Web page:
Most of the attention paid to the Yankees-Tigers ALDS matchup has focused on the pitchers for the time being, and why not? Justin Verlander and CC Sabathia are worthy Cy Young candidates, Doug Fister’s been pretty great since the trade, and the Yankees have some questions to answer later in the series. Pitching is only half the battle thought, the Yankees have to deal with Miguel Cabrera and the rest of their offense as well.
Shutting Down Miggy
This will be the easiest section of the post. You know why? Because there’s no way to shut down Miggy Cabrera, he’s just too good. The guy hit .344/.448/.586 this season after hitting .328/.420/.622 last season. He’s also a .374/.439/.729 hitter in 30 career games against the Yankees. There’s just no stopping him, accept it. There’s also little chance of stopping Victor Martinez, who hit .330/.380/.470 this year (.281/.346/.507 career against the Yanks). These two guys are just too good, even the best game planning could prove fruitless.
Therefore, the best way to lessen the impact of Detroit’s 4-5 hitters is to keep the guys hitting in front of them off base. Thankfully, Jim Leyland helps out a bit with this. Leadoff man Austin Jackson got on base just 31.7% of the time this year and never topped a .333 OBP after the fourth game of the season. Three-hole hitter Delmon Young is a Grade-A hacker (.302 OBP overall, .298 with the Tigers); his value comes from the occasional homerun. Wilson Betemit has been hitting second of late and is easily the best hitter ahead of Miggy and V-Mart. His .285/.343/.452 season line is buoyed by a .292/.346/.525 performance in MoTown. Jackson (22 steals) is their only stolen base threat, so keeping him and Young off the bases in front of he two big bats is imperative.
Don’t Forget About …
… Alex Avila and Jhonny Peralta. Avila, a former teammate of David Robertson’s in college, will garner some MVP votes after hitting .295/.389/.506 with 19 homers this year. He’s the only significant left-handed bat in the Tigers’ lineup, but he’s more than held his own against southpaws this season (.279/.349/.430). Avila also does most of his hitting to the opposite field (spray chart), which is good for the Yankees because a) that’s where Brett Gardner is, and b) left field is the biggest part of Yankee Stadium.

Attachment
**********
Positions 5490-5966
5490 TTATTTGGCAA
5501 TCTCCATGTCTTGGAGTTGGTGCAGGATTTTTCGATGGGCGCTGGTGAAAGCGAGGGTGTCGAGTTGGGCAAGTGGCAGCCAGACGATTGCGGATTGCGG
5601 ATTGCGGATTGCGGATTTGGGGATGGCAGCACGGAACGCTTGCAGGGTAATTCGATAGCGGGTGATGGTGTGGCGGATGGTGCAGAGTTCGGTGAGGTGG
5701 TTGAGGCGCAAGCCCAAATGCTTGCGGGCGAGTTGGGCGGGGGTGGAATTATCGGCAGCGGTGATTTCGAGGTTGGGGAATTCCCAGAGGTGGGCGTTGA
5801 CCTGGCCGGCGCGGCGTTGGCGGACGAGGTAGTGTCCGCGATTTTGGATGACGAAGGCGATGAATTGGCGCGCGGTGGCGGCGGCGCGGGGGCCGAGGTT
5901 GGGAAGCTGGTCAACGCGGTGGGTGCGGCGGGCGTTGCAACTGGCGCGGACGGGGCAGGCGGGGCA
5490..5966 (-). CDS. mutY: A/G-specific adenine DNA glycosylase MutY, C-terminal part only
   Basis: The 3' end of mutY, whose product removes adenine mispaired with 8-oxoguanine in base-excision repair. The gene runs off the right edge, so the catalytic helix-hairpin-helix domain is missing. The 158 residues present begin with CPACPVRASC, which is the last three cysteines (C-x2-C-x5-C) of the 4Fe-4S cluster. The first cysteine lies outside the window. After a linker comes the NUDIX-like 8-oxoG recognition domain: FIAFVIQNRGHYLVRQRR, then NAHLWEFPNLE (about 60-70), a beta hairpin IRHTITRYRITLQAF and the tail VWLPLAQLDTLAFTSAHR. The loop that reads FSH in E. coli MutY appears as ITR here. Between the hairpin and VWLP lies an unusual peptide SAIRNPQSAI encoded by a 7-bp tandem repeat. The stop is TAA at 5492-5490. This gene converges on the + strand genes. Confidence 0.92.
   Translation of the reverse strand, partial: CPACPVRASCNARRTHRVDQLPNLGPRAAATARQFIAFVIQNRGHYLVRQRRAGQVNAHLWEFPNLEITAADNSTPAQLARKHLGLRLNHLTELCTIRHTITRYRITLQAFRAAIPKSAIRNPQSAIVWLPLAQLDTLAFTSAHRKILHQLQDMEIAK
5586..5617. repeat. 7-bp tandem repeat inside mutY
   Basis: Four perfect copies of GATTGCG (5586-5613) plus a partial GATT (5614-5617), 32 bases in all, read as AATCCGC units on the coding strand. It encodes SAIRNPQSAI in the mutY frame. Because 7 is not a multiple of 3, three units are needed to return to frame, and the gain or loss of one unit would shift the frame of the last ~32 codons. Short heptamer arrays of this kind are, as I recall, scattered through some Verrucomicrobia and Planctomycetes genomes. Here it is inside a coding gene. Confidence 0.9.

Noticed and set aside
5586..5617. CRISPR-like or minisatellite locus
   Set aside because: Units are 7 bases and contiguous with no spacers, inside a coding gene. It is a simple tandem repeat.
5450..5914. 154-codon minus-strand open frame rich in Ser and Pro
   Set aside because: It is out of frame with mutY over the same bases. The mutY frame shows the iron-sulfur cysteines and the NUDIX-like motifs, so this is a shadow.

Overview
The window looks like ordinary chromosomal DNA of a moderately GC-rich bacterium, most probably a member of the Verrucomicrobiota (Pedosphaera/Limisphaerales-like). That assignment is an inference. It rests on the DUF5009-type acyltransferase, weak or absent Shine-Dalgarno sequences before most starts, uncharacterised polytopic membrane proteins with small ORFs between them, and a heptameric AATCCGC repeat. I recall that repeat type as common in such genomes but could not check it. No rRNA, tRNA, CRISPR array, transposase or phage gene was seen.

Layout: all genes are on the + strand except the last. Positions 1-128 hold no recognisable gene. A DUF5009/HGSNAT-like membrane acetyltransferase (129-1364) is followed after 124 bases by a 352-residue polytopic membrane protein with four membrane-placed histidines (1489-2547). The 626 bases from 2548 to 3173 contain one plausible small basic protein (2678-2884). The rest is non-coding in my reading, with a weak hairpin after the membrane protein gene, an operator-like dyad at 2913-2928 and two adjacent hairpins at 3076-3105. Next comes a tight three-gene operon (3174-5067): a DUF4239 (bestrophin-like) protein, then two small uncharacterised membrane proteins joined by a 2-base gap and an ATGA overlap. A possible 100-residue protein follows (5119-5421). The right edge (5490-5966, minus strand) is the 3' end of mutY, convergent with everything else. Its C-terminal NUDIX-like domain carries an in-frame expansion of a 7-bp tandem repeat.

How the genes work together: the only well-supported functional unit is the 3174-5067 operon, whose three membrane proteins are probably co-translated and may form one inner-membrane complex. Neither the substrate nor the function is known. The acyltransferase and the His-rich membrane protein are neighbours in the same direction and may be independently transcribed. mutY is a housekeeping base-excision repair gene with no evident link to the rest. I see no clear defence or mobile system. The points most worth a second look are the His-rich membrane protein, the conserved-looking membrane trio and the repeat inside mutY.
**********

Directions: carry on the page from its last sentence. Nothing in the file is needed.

Peralta, the former Indian, had a sneaky good year at the plate (.299/.345/.478). He bats right behind Avila, who bats right behind Martinez and Cabrera. These two aren’t as dangerous as the two big guys, but they’re definitely not pushovers either, Avila in particular. They’re the ones the Yankees will have to be really careful with, since Miggy and V-Mart figure to spend a lot of time on the bases.
Both Young and Jackson are pretty bad at getting on base, as are the two remaining spots in Detroit’s lineup. Magglio Ordonez has been both hurt and basically unusable (.255/.303/.331) this season. The second base platoon of Ryan Raburn (.274/.321/.486) and Ramon Santiago (.245/.301/.361) is solid at best.
Clearly, the Tigers’ offensive attack revolves around Cabrera and Martinez, with Avila doing a great job of being the third wheel. Keeping Jackson and Young off base will be pretty important, as will keeping Peralta under wraps when the three guys in front of him inevitably reach base. It’s a potent offense (.336 wOBA), but there are definitely spots where the Yankees can pick their poison, so to speak.